The following letter is in response to a news release from the Kirkland Firefighters IAFF Local 2545: Finn Hill versus Kingsgate - Neighborhoods forced to battle for Fire and Emergency Medical Services
One of Bryan Vadney’s jobs as president of the local firefighters union is to maximize the number of firefighters hired, apparently without regard for whether it is in the city’s overall best interests and without balancing the cost against other important priorities.
It’s thus not surprising for him to come in at the last minute of a two-year station siting process claiming that geography is irrelevant, more firefighters are really the answer, and to have “lost confidence” in management who made recommendations based on actual response time and call data.
What is surprising and disappointing, however, is escalating that to stirring up public concern about quality of service, pitting neighborhood against neighborhood, and twisting and selectively using facts, such as the following:
Vadney fails to point out that Station 34 is not and never has been a Kirkland fire station; it belongs to Woodinville Fire and Rescue. It was WF&R’s decision to close it, not Kirkland’s.
Vadney fails to point out that the volume of fire and EMS calls on Finn Hill never have justified having two fully-staffed fire stations on the hill.
Vadney fails to point out that the reason Station 27 handles so many calls is that it has twice the staff and coverage area of other stations in the city.
Vadney fails to point out that Stations 25 and 27 have always responded into areas south of NE 132nd Street even when the buildings and equipment were owned by Fire District 41. City residents have always benefitted from this positioning of assets by FD41. Station 27 would have never been built right on what was then the northern boundary of the city if it was intended to be used only to respond into FD41.
Vadney fails to point out that the $5.2 million transferred to the city from FD41 can be used only for the capital cost of building a new fire station. None of it can be used for staffing. None of it can be used toward an aquatic center, regardless of location.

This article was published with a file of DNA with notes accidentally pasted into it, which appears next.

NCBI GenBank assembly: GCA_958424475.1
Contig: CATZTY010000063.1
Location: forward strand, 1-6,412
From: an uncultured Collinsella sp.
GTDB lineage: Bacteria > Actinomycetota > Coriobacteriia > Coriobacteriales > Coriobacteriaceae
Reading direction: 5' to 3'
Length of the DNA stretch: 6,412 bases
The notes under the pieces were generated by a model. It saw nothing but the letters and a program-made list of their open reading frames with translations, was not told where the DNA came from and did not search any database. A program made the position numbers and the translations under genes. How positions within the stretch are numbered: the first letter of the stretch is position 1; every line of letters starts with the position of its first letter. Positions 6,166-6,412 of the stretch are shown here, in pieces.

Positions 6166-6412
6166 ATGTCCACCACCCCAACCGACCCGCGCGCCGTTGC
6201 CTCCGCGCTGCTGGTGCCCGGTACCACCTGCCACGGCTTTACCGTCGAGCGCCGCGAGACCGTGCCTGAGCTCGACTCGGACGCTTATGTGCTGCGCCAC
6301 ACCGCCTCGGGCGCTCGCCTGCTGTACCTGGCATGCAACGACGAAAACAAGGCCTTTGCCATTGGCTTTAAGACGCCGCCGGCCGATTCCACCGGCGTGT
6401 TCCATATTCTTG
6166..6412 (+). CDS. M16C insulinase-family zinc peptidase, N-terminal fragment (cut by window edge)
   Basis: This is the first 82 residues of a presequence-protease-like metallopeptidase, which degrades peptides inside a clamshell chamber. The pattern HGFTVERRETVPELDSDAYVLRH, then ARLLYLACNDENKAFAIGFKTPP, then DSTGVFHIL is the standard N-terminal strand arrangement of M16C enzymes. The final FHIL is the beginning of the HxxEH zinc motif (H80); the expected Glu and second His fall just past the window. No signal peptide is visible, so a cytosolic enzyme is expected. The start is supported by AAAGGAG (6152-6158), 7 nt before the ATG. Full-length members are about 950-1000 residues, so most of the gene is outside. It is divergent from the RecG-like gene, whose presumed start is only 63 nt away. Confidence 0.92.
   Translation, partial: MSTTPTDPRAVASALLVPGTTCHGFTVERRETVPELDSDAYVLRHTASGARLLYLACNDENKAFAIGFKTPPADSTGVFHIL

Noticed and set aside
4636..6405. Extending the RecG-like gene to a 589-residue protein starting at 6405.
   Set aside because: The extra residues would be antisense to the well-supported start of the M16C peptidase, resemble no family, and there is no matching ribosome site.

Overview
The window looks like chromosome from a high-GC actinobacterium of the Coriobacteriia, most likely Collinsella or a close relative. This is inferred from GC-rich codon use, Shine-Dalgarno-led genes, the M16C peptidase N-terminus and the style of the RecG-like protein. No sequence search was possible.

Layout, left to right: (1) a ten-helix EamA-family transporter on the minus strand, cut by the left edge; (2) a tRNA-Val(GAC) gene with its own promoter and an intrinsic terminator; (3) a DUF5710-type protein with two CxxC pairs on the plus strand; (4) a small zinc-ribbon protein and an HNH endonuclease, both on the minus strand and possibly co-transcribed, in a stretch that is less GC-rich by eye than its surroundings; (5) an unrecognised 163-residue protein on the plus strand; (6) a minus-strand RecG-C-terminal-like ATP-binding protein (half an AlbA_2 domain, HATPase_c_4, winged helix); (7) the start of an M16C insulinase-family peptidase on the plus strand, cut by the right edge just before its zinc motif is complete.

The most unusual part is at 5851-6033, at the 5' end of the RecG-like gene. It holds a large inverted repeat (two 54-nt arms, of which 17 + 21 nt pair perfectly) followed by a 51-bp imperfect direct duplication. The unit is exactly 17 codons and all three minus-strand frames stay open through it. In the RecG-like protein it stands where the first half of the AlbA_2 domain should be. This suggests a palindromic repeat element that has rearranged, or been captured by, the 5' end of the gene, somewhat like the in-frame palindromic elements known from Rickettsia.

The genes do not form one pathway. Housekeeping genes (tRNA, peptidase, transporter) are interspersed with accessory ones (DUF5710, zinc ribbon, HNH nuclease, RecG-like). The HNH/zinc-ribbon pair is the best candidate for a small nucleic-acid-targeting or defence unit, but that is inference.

Building a new fire station along the boundary of northern Finn Hill and North Juanita would not be a “waist” (sic), as Vadney puts it. Dispatch data is clear that dividing Station 27 into two will not reduce overall coverage, but will simply spread it geographically to make it possible for more of the city to be reached by fire and EMS units within national standard response times.
The units in Station 27 already respond into north Finn Hill and western North Juanita; the new station will simply make it possible to reach those areas faster. The units that would remain in Station 27 would continue to respond to calls in Totem Lake and Kingsgate as they do today. The calls currently handled by Station 27 in the area from eastern Finn Hill to the eastern edge of the city would be smoothly divided and balanced between the two stations.
The city plans to also build a new Station 27 east of I-405 so that assets would be positioned to be able to reach the north and east portions of Kingsgate and the eastern portions of Totem Lake even more quickly, to close the gap created when Woodinville closed its station. This would also give us a second station east of I-405 to help people there if a big earthquake collapses the overpasses on I-405 cutting the city in half.
Having three stations spread evenly across the northern half of the city would provide coverage and service levels comparable to the three stations spread across the southern half of the city, not lower levels of service.
As a former commissioner of Fire District 41, I know personally that the goal of the District always was to close the response time gaps on the edges of the district in the most cost-effective way possible. Further study has shown that neither a second station on Finn Hill nor a single consolidated station would accomplish that. Spreading three stations evenly across the northern neighborhoods would.
These proposals are not in any way politically motivated, but driven by the desire to optimize the positioning of fire units to reach the greatest number of people as quickly as possible, using city resources as efficiently as possible as our citizens and taxpayers expect.
The Kirkland City Council knows that public safety is the number one priority of Kirkland residents, and takes seriously its responsibility to maintain a high level of service and provide adequate staffing to meet the need. In December the Council just added $3 million dollars to help complete the new station and another $1 million to provide supplemental staffing at Station 25 until the new station is built. The Council will always step up to keep our residents safe. But that does not require excessive staffing in concentrated locations to accommodate every possible combination of simultaneous events, such that other important priorities in the city would be ignored. The council does not and would not pit neighbor against neighbor, or enact policies that would put the people of the city in danger.
The city will continue to work with all stakeholders, including firefighters, to identify and implement the best solutions to the challenges that face us. We hope everyone will set aside political grandstanding and join in good faith collaboration.
Toby Nixon is a member of the Kirkland City Council, and a former commissioner of King County Fire Protection District No. 41. He can be reached at firstname.lastname@example.org.